Year of compilation: 2004
AVIFAUNA: Sanyal (2002) identified 163 species of birds from Sunderban but recently, Sujan Chatterjee (in litt. 2003) has listed 219 species. Although the whole of the Sunderban mangrove is a bird watcher’s paradise, Sajnakhali Wildlife Sanctuary is best known for its bird life. Mukherjee (1959) found 16 species in a breeding colony, including Darter Anhinga melanogaster and Black-necked Stork Ephippiorhynchus asiaticus (both presently Near Threatened). In India, Sunderban in the most important site for the Vulnerable Masked Finfoot Heliopais personata. It is difficult to estimate the total number of this elusive bird, but it is fairly common in suitable areas. Earlier, Greater Adjutant Leptoptilos dubius was commonly seen but now sightings are rare due to drastic decline in its numbers. Another uncommon species is the Spoon-billed Sandpiper Eurynorhynchus pygmeus, which is regularly reported from this site. As can be expected, Sunderban is famous for its waterbirds and water-dependent birds, such as the kingfishers. Out of the 12 kingfisher species found in India, six are found in this IBA. They are the Common Alcedo atthis, Brown-winged Halcyon amauroptera, Stork-billed H. capensis, Ruddy H. coromanda, White-throated H. smyrnensis, Black-capped H. pileata, Collared Todiramphus chloris and Pied Ceryle rudis Kingfishers. About 30 species of small waders (sandpipers, stints, plovers, curlews, etc.) and nine species of gulls and terns are found here. Sunderban is one of two sites where the Mangrove Whistler Pachycephala grisola is definitely found. This species is not considered threatened by BirdLife International (2001) as it is widely distributed in south and southeast Asia but its narrow, ribbon-like habitat along the coasts, that is under tremendous human pressure all over Asia, would put this species at risk in future. Incidentally, this is the only bird species that is entirely restricted to mangroves (Ali and Ripley, 1987, Grimmett et al. 1998). The vast Sunderban mangroves and mud flats host hundreds of thousands of waterbirds, especially waders but as we do not have species-wise detailed information, we have not listed this site under any A4 criteria. This site is selected only on the basis of presence of globally threatened species (A1 criteria).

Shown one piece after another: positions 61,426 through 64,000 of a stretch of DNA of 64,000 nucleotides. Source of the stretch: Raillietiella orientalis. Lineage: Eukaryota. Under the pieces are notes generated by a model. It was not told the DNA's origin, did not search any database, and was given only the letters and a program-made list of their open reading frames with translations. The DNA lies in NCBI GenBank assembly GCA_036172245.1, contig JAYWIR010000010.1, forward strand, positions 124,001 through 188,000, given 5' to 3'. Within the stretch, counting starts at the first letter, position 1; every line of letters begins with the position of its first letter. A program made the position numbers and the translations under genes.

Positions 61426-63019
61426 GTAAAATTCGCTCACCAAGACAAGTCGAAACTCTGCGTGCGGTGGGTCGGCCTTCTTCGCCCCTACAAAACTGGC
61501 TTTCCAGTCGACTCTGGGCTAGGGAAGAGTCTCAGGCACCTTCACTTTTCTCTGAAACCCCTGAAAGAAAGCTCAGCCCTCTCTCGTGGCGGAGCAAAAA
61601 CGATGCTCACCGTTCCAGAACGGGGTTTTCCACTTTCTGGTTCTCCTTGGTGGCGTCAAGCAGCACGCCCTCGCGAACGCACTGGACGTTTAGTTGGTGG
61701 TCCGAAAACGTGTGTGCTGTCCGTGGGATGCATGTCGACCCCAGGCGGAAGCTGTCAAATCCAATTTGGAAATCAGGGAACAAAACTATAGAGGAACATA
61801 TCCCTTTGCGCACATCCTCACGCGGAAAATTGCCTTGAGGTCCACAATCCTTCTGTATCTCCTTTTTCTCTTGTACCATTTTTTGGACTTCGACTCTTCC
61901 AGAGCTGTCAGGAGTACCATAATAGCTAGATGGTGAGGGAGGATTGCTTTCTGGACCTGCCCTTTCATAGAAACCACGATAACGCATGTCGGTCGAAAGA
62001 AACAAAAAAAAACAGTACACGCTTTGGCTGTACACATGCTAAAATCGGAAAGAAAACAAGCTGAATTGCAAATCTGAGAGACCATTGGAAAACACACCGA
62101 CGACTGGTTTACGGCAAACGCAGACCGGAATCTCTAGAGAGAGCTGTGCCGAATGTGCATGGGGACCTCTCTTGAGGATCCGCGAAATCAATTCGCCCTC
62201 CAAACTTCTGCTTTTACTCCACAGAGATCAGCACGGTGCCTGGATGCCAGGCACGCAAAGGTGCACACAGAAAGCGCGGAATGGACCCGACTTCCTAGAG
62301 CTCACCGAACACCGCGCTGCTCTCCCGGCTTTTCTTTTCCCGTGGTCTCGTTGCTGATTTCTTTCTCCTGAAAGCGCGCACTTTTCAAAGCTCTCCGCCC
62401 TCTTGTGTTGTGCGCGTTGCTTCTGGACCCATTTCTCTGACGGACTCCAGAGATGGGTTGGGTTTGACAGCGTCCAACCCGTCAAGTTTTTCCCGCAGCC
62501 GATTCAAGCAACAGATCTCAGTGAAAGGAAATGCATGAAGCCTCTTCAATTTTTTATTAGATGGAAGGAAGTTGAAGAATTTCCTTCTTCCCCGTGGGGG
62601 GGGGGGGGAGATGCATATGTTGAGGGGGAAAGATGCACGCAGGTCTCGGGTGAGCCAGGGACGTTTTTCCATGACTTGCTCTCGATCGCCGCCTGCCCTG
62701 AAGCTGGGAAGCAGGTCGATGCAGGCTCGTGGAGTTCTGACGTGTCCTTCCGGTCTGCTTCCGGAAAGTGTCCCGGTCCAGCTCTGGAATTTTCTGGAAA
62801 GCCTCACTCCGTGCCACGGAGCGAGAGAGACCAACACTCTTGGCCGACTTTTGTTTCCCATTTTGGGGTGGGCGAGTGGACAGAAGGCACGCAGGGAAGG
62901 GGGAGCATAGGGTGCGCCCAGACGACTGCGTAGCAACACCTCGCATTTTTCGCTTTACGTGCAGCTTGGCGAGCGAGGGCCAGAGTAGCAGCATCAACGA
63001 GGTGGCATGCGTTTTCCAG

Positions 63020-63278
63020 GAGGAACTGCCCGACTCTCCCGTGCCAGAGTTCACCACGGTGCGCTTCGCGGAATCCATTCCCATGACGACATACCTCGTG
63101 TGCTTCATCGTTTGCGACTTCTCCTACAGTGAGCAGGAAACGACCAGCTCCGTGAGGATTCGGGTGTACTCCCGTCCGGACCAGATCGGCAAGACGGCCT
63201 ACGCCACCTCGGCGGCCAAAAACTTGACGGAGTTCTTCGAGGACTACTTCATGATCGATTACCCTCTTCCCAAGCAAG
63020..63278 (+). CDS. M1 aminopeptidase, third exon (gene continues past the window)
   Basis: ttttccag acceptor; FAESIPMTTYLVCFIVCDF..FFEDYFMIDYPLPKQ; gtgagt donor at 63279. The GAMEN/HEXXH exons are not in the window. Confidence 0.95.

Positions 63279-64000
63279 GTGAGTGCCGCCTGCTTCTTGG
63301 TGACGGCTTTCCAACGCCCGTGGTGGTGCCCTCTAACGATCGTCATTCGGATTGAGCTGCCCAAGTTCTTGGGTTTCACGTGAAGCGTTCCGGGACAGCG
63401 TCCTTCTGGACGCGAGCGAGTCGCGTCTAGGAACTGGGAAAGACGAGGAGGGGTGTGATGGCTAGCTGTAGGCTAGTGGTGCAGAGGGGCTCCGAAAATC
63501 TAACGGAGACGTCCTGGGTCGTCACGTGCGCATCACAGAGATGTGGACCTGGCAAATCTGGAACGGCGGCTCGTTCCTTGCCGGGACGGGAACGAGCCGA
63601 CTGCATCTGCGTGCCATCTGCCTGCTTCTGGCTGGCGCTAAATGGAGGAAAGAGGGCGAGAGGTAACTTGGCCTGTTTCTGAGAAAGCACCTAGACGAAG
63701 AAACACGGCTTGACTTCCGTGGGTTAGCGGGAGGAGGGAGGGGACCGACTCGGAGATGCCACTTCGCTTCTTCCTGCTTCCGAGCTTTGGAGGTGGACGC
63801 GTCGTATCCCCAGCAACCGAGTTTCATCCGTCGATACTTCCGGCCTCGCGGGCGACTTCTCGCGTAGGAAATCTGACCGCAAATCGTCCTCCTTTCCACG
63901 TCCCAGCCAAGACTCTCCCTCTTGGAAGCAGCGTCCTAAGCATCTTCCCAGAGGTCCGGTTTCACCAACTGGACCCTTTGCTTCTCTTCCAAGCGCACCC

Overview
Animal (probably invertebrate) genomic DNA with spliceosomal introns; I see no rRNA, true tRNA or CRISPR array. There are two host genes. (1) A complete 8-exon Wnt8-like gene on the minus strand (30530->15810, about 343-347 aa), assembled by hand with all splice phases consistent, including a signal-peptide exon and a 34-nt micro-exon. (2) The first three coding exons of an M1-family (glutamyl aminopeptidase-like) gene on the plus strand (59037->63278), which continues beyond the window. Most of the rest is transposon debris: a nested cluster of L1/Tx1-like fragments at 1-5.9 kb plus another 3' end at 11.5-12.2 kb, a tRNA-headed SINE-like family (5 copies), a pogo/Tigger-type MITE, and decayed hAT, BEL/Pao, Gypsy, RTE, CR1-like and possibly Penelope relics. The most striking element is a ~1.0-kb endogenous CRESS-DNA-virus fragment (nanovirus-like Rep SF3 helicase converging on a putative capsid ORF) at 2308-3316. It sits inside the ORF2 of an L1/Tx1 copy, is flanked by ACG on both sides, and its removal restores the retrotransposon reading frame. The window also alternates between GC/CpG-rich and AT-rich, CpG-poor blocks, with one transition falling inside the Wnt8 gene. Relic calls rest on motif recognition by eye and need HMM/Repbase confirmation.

OTHER KEY FAUNA: Although seldom seem, the Tiger Panthera tigris is the star attraction of Sunderban. Sunderban also has the largest population of the Estuarine Crocodile Crocodylus porosus. A hundred years ago the Sundarban Forests were the home of many wild animals, including the Javan Rhinoceros Rhinoceros sondaicus, Swamp Deer Cervus duvauceli, Chital Axis axis, Wild Boar Sus scrofa, Rhesus Macaque Macaca mullata, Fishing Cat Felis viverrina, and Wild Buffalo Bubalus arnee. It is said that Barking Deer Muntiacus muntjak existed on these swamp islands, but it has not been recorded in recent years from the Sundarban Forests that lie in West Bengal.
Despite its status as a World Heritage Site, Biosphere Reserve, Tiger Reserve, National Park and Wildlife Sanctuary, the Sunderban suffers from many anthropogenic problems. Illegal fishing, cutting of mangroves, poaching and encroachment are the biggest chronic threats. Illegal settlers are causing widespread destruction of mangroves, particularly on Jambu Dweep, the furthermost of the cluster of islands. The Supreme Court of India has banned human habitation on this island, but over 20,000 people reside here, mostly in a place called Charso Bees. The fishing business here, run mostly by Bangladeshis from Chittagong, records a turnover of about Rs. 1.5 billion annually. Many settlers on the island are unaware that fishing in the protected area is prohibited. Charaching in the Sundarban is a persistent and uncontrollable problem, because thousands of people move in the Reserve all the time. Charachers go mainly for Tiger and deer. Unmanaged tourism is another problem for the sensitive ecology of Sunderban. There are plans to build a large tourist resort on 750 acres of land spread across the five islands of Sagar, Kaikhali, Fraserganj, L-Plot and Jharkhali. A jetty will be built in Kolkata for ferrying tourists to those islands. There will be floatels, water sports and arrangements for excursions to different creeks in the delta. Such a massive project, in the name of ‘eco-tourism’, would give rise to anthropogenic problems and irreversibly damage the ecology.
BirdLife International (2020) Important Bird Areas factsheet: Sundarbans Biosphere Reserve (National Park). Downloaded from http://www.birdlife.org on 27/11/2020.